Posts Tagged ‘Lynton Crosby’

Vox Political Invents the Theresa May Drinking Game

April 29, 2017

Mike has also made a few acute observations about Theresa May’s complete inability to articulate any clear vision for Britain, except to parrot the words ‘strong and stable’ at every opportunity instead of giving a clear answer.

Well, I suppose we shouldn’t expect anything more from the woman. When asked about Brexit, she just mindlessly repeated the formula ‘Brexit means Brexit’ like a scratched record, all while glaring at the crowd as if they were morons even to ask her such as basic question. She’s got no answers and is incapable of saying anything unless it’s previously been programmed into her by Lynton Crosby back at Tory Central Office.

So Mike’s decided to have a bit of fun with it. He’s invented a new drinking game. You take a bottle of something nice – it doesn’t have to be booze. Abstainers can enjoy it with a soft drink or a cordial. And then every time May repeats the word ‘strong’ or ‘stable’ you take a slug. If you haven’t had a ‘lavatorial accident’ by the end of the footage, then somebody’s edited the clip.

http://voxpoliticalonline.com/2017/04/27/lets-play-the-theresa-may-general-election-drinking-game/

Clearly, if you that every time she appears on TV or in the media, it won’t be long before you’re in that state frequently enjoyed by the late, great Oliver Reed. Which is possibly the only way many people are able to stand her.

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Vox Political: Tories Run from Welfare Debate with Labour

April 26, 2015

Mike over at Vox Political posted this piece on Tudesday commenting on the Tories’ latest attempts to pull out or alter the format and content of the Leader debates as soon as they look like they’re going to be potentially embarrassing. The article’s entitled Tories run from welfare debate after Cameron’s Marr Show disaster, as it discusses the way Cameron was due to debate Ed Miliband about welfare policy. In the event, he didn’t, and pulled out. This came after he was humiliated on the Andrew Marr when he was asked if he understood the terrible suffering his welfare cuts were causing ordinary people.

Marr specifically raised the case of David Clapson, a diabetic former soldier, who died after his benefit was sanctioned. This left him unable to afford food, or pay for the insulin he needed.

Cameron hummed and ha-ed a bit, as he usually does when faced with a question he doesn’t like, and for which he doesn’t have answer specially prepared by Lynton Crosby or the other policy wonks at Tory Central Office. He claimed that the benefit cuts had seen people get back into work. They haven’t – see Johnny Void effective demolition of this claim over at his blog, as well as Mike’s own pieces on this. Then he made the devastating admission.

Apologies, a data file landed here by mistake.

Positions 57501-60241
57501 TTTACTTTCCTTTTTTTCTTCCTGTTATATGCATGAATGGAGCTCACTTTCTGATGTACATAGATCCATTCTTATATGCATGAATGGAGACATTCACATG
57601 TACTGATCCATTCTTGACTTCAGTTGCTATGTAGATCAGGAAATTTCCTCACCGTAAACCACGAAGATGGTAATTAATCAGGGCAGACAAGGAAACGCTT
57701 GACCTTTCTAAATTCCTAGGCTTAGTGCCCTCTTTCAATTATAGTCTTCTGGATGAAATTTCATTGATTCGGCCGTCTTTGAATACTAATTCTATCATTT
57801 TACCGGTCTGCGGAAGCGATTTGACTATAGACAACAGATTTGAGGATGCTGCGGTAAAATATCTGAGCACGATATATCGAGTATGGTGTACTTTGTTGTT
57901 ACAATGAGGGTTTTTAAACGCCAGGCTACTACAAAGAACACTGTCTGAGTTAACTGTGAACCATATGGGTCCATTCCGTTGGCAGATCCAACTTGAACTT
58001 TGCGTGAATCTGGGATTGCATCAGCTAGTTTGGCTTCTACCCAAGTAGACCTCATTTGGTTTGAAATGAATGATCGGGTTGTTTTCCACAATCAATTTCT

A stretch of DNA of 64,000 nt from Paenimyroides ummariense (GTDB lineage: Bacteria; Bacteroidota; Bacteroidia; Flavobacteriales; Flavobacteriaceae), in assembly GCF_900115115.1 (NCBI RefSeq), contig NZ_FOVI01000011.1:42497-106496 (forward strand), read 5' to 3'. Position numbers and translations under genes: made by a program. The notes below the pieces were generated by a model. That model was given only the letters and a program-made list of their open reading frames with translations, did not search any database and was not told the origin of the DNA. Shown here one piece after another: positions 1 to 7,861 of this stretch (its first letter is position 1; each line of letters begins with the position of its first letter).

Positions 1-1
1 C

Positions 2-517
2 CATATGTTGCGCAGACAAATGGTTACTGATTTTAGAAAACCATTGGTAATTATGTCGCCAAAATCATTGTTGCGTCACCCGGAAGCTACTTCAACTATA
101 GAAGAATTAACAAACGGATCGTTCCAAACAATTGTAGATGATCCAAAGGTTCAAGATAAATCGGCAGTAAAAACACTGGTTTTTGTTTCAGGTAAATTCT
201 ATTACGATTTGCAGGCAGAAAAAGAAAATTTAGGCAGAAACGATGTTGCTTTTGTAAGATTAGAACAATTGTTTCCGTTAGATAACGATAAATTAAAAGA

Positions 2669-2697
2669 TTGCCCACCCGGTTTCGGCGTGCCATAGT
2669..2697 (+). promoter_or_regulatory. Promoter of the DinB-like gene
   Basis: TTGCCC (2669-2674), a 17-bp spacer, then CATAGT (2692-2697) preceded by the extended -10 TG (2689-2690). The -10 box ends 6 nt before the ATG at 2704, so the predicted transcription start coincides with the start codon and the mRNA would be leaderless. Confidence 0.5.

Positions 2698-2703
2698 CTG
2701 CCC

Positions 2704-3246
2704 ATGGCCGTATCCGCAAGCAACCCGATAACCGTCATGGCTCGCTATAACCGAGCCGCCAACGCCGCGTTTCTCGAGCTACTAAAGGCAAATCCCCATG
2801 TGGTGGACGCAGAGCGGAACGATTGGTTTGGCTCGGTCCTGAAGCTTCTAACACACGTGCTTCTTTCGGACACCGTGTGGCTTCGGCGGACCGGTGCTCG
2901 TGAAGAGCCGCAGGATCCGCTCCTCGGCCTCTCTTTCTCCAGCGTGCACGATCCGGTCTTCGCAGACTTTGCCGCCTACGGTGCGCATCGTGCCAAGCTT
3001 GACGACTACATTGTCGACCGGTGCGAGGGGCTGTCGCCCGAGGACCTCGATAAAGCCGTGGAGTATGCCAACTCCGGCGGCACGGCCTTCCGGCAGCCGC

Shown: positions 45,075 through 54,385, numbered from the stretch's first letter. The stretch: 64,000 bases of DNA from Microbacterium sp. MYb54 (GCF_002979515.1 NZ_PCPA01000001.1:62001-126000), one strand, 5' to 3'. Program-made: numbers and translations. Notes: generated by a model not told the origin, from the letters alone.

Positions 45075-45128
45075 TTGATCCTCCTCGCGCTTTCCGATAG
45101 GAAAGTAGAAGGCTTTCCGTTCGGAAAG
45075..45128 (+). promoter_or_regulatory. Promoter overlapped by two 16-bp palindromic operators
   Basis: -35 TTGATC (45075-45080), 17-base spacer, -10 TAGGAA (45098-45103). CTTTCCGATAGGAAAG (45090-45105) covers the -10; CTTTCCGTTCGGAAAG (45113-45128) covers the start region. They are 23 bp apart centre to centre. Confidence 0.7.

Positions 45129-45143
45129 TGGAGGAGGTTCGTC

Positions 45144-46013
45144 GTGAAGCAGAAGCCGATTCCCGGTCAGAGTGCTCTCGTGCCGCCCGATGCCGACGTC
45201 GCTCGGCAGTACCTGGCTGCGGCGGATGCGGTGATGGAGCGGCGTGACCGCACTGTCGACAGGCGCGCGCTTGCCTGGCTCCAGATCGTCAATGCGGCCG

He thought it was entire right that people should suffer such deprivation, if they did not comply with the DWP’s demands.

He is damned by his own words: he has absolutely no concern or sympathy for the tens of thousands of lives that have been destroyed by his policies. Of his attitude towards David Clapson’s particular case, Mike comments

Cameron’s responses indicate that he seems to think it was right for Mr Clapson to die as punishment for missing a single Job Centre appointment (for reasons that have not been disclosed). He refused to accept that the system should be reviewed.

Cameron clearly felt deeply humiliated by the interview. The Mirror reported that Cameron and his cronies stormed off without going back to the green room afterwards to chat with the other guests. As for his demeanour when Paxo had asked him a similar, difficult question, Private Eye stated that it left him in ‘silent, puce fury’, as though his fag had dared to cheek him back.

And so Cameron decided that he was definitely not going to face Miliband in a debate about welfare policy. Mike comments that it shows the Tories for what they are: bullies. And

Like all bullies, they like to torture the weak. When public opinion rises up against them and they have a choice between “fight” and “flight”, they run like rabbits.